'The bench is looking very fine indeed.' Philip called back over his shoulder as he headed out the front door. A strange inconsequential comment, you might think, but this particular bench has been the focus of some very intense effort, some might say craftsmanship, this weekend.
In the village where we live, there is a rather fine house, whose owners have developed a foolproof approach to selling on any furniture that is no longer needed. A kind of e-bay without the 'e'. They simply put the furniture outside the front door, with a ludicrously low price written on it and an invitation to post the money through the letter box and take the furniture away.
We've been saying for a while that it would be nice to have a bench on the allotment - all digging and no sitting is not much fun. Earlier this week, a wooden bench appeared outside the rather fine house, with a price ticket of just five pounds. Philip spotted it on his way to work and lost no time in posting the fiver, picking up the bench and bringing it home. It needed a bit of work, so he's spent the last two days cutting and fixing slats to make a new seat. Then he painted it - a pale, early-morning sky, kind of blue - and now it does indeed look very fine.
This isn't the first time that Philip and I have smiled benignly on a bench. It might be a fairly ordinary, work-a-day article of furniture, but the humble bench has featured in some of the finest moments of our relationship and given us some very fine memories.
There was a time, when we first knew each other and just before we got together properly, when I wasn't sure that it would happen at all. I was the older lady with a failed marriage, four teenage children, and a fairly ramshackle hand-to-mouth lifestyle. He was the tall man, always dressed in grey, with kindly smiling eyes and passionately held opinions. He also had another life in another part of town. One January afternoon we went for a walk in the park, to see what future, if any we might choose. We sat on a bench, both a bit scared, on the edge of committing to something we thought might turn out to be pretty important. As we sat there, it started to snow. We sat there for a long time, the beautiful white flakes falling all around us, the chill in the air forcing us closer. By the time we stood up from the bench, the decision was made.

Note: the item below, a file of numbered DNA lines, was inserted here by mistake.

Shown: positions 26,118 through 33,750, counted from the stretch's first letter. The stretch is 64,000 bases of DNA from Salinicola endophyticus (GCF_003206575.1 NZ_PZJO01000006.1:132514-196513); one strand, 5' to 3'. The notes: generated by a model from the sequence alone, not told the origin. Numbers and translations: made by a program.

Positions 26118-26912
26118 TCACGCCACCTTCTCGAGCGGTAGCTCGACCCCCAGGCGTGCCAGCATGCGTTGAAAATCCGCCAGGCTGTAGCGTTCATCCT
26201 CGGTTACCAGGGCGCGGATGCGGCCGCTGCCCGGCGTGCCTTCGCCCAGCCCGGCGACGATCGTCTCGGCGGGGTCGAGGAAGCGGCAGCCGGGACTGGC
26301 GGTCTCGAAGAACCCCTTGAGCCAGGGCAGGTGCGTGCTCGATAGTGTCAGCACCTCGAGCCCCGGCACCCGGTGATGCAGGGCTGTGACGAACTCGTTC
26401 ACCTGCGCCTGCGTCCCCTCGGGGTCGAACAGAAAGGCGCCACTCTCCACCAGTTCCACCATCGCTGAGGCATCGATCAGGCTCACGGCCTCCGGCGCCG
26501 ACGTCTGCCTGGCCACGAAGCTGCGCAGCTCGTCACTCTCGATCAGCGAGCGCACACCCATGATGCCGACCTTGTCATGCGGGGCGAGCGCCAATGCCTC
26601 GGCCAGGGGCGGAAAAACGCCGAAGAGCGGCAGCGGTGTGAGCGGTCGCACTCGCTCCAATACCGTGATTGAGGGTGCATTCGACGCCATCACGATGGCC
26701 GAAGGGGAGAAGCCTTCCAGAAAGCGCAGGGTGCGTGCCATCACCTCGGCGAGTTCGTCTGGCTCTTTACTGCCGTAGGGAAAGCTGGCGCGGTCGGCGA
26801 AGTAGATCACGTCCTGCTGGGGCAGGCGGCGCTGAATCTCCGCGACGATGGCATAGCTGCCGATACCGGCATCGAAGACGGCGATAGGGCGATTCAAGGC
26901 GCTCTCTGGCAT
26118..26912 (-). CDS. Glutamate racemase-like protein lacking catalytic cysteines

It was another year or so before we started living together, during that time we'd travel backwards and forwards between parts of London, me snatching the odd night away when the kids went to stay with their dad. One weekend, on the way back home from Philip's flat in Camberwell, we saw a bench for sale in Woolworths' window. It was perfect for the porch outside my house and seemed to be a bargain price so we decided to buy it there and then. Maybe not the wisest move, as we had a long train journey ahead of us, and the fairly heavy bench came packed in a large, unwieldy cardboard box.
After some debate, we took the flat-packed bench back to the flat, freed it from its cardboard container and assembled it. Then we carried it back to mine. Down the hill to the station, onto the train, off the train at the other end and along the road to where I lived. It was still heavy, but whenever we got tired, we just put it down and sat on it. We did get a few quizzical looks, but it came in very handy when all the seats were full on the train.Woolworths stores may be no more, but the Woolworth's memorial bench still has pride of place outside the front door.
Two years ago we got married. No snow this time, but I think we were again both a bit scared as we set out on the next stage of our big adventure. As we left the registry office we just wanted somewhere to sit down, to catch our breath before heading off to celebrate with friends and family. There, just when we needed it, was a wooden bench. It features in some of my favourite photos of the day.
A throne is only a bench covered with velvet.